The instructor of our class offered some great insight into why it is ok to be uncomfortable and never feel settled about a topic or character trait of a person in history. Being uncomfortable causes us to look inward and reflect on the human condition. It allows us to confront our own biases or ask questions about hard issues. It teaches students, even students as young as kindergartners, to think critically. It prepares them to make hard choices they will be presented with during their life. It allows them to respond emotionally but still think analytically. It forces them to ask why. These sentiments really resonated with me. Today I discovered why I love history, because it tells us about what it means to be human. It helps me write my own chapter in this story. It allows me to think about the hard choices others have made and helps inform my own choices and beliefs. It also reminds me that humans are not perfect and through reflection and choice we can hope to become better individuals. History is important!
So now I know why I love history and why I think it is important for everyone to be exposed to it. But, how can you justify teaching kindergartners (at an age appropriate level of course) about things that are uncomfortable? It is justifiable because history is the story of humanity. Think about that; history is the story of humanity. When our class came to that conclusion today I felt like we had unpacked something profound. We live in a digital age filled of social media, blockbuster films, full seasons of television at our fingertips (thank you, Netflix!). People spend hours surfing the wed, updating statuses and reading hundreds of comments, watching how choices change the lives of fictional characters on television and in movies. Many of us are invested in these stories, and crave to be a part of them and understand them. This makes the modern student more ready to receive the rich stories history has to offer.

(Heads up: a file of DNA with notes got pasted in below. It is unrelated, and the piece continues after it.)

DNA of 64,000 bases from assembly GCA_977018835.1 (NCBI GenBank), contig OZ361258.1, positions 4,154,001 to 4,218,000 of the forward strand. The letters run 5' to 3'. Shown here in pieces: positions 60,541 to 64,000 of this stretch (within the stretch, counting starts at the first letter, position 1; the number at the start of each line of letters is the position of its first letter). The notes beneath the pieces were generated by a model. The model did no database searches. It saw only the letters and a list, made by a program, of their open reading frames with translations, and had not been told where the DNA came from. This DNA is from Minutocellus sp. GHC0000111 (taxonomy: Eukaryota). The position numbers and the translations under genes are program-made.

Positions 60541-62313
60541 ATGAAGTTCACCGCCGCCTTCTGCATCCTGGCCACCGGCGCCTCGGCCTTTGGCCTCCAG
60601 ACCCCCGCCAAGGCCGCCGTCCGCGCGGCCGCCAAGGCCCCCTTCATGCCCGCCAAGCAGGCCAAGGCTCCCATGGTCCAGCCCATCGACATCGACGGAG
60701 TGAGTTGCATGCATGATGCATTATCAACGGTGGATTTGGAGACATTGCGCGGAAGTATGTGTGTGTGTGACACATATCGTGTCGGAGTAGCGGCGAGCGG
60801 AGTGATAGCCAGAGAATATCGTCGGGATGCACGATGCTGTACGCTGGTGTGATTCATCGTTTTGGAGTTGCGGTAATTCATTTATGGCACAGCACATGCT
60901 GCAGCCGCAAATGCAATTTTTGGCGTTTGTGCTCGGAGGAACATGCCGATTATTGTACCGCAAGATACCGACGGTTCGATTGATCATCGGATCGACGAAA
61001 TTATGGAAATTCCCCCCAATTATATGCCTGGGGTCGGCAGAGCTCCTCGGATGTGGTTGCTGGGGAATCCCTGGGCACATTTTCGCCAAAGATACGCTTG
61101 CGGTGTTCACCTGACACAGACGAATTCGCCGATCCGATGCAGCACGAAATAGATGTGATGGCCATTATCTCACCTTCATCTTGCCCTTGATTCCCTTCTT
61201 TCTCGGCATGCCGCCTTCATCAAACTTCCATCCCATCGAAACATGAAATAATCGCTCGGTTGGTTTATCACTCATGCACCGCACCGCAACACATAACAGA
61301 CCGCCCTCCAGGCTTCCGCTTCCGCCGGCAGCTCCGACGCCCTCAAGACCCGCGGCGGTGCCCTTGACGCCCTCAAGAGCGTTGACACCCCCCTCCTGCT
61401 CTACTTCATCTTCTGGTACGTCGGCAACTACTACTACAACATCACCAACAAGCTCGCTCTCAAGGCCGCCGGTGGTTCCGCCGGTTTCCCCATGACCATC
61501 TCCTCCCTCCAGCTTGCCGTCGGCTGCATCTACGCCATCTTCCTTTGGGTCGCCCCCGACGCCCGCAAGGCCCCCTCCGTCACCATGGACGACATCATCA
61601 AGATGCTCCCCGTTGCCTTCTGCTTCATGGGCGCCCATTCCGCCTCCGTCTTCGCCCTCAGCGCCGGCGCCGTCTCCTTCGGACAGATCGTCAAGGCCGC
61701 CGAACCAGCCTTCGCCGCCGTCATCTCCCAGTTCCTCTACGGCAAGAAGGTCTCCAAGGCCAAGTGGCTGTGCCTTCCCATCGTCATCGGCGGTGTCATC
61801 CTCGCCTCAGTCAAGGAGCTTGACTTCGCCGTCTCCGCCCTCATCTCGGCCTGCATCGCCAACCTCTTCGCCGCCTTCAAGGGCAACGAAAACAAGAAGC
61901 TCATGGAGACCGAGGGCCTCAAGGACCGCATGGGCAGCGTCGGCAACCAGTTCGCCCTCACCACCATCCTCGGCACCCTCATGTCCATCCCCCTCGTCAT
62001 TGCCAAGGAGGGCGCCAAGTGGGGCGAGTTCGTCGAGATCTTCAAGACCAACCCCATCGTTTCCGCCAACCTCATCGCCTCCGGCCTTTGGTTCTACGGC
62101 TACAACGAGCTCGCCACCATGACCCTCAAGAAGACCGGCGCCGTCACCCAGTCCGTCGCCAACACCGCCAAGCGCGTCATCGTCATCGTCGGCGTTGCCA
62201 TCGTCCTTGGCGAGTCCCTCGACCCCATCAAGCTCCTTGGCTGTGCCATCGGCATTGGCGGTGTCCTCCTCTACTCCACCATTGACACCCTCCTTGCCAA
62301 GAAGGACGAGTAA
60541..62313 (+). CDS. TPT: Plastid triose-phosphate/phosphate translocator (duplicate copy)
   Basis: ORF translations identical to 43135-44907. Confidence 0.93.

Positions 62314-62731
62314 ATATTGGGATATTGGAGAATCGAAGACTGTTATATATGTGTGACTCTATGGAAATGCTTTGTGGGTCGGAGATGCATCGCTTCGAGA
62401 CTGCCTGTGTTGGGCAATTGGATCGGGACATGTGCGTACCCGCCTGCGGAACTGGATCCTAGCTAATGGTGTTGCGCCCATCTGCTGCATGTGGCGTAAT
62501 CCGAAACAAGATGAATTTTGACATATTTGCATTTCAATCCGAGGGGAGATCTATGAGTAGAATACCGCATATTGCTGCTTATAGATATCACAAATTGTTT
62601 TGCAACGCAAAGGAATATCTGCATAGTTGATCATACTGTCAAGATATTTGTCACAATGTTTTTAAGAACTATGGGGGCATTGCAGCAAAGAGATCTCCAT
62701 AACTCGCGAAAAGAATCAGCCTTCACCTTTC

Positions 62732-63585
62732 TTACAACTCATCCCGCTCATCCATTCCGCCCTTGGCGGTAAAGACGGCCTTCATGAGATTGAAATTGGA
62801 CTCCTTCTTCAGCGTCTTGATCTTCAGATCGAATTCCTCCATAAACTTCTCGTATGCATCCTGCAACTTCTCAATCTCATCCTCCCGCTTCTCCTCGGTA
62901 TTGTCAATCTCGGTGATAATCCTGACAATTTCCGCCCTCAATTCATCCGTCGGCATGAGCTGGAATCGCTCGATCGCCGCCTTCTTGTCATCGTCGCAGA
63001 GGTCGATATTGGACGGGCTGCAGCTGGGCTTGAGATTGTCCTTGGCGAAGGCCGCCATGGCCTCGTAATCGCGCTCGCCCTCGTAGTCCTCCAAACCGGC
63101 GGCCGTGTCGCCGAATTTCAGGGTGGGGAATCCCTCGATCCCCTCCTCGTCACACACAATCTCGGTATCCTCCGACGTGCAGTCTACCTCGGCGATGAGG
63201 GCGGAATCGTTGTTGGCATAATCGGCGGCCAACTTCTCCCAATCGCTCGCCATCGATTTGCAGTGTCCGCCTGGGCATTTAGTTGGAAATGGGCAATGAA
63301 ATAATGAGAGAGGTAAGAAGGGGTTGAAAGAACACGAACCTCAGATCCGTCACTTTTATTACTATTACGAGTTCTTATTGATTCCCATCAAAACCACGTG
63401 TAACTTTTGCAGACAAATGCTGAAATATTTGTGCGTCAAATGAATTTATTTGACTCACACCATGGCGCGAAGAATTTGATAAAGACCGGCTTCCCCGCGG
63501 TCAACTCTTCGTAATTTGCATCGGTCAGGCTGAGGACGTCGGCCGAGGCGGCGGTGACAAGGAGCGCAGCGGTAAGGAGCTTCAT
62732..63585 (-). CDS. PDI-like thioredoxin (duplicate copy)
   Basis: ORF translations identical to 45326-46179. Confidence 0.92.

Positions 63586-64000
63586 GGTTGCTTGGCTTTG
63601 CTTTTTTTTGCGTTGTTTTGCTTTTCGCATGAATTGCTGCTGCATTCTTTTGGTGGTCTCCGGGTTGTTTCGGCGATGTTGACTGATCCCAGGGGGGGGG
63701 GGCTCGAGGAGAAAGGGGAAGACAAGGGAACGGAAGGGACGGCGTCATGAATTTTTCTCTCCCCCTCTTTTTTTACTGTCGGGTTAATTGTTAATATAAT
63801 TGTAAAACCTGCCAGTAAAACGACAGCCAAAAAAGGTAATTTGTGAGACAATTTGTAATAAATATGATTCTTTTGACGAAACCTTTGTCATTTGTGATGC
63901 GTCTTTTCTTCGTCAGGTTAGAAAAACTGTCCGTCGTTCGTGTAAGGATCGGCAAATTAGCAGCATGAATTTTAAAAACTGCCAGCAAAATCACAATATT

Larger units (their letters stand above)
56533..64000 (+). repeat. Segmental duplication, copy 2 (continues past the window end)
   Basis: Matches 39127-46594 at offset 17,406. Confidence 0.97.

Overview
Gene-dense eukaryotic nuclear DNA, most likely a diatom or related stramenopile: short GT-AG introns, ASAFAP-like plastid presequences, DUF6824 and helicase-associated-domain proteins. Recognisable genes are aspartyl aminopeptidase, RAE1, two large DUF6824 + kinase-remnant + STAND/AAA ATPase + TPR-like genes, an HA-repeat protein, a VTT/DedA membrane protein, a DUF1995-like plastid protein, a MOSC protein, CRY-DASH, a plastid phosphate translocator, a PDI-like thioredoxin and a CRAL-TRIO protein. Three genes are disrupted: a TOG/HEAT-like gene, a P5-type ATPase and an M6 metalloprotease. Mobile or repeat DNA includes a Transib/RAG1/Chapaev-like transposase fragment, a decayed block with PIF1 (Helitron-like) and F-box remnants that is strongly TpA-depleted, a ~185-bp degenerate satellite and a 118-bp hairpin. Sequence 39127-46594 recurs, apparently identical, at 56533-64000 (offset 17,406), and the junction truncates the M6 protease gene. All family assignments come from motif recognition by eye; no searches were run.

Earlier I read a quote about literature that demonstrates this. It said, “Until we know what a character wants we don’t know what the story is about. Until we know what the stakes are we don’t care.” I think we could apply this quote to our instruction of history. Teach history like the story it is. Show how exciting it is by asking questions about why things happen the way they do. Make the uncomfortable moments the most valuable by questioning the virtue (or lack their of) of the characters in the story. Do not be afraid to discuss the negative parts of history, just be prepared. Do not let your students dwell on the negative characteristics of an important figure, have them reflect on how that shows their humanity. This will make things that have happened, hundreds or thousands of years ago more relevant to a young audience. It will demonstrate the importance of history and it will be engaging and entertaining. It will matter.
After taking this course I not only feel more prepared to teach controversial topics in history, I feel like I am prepared to be a better student of history. I feel like I have the tools to ask myself the hard questions and reflect on the flaws of the people of the past as well as the flaws in my personal choices. History is the story of humanity and it is worth being told.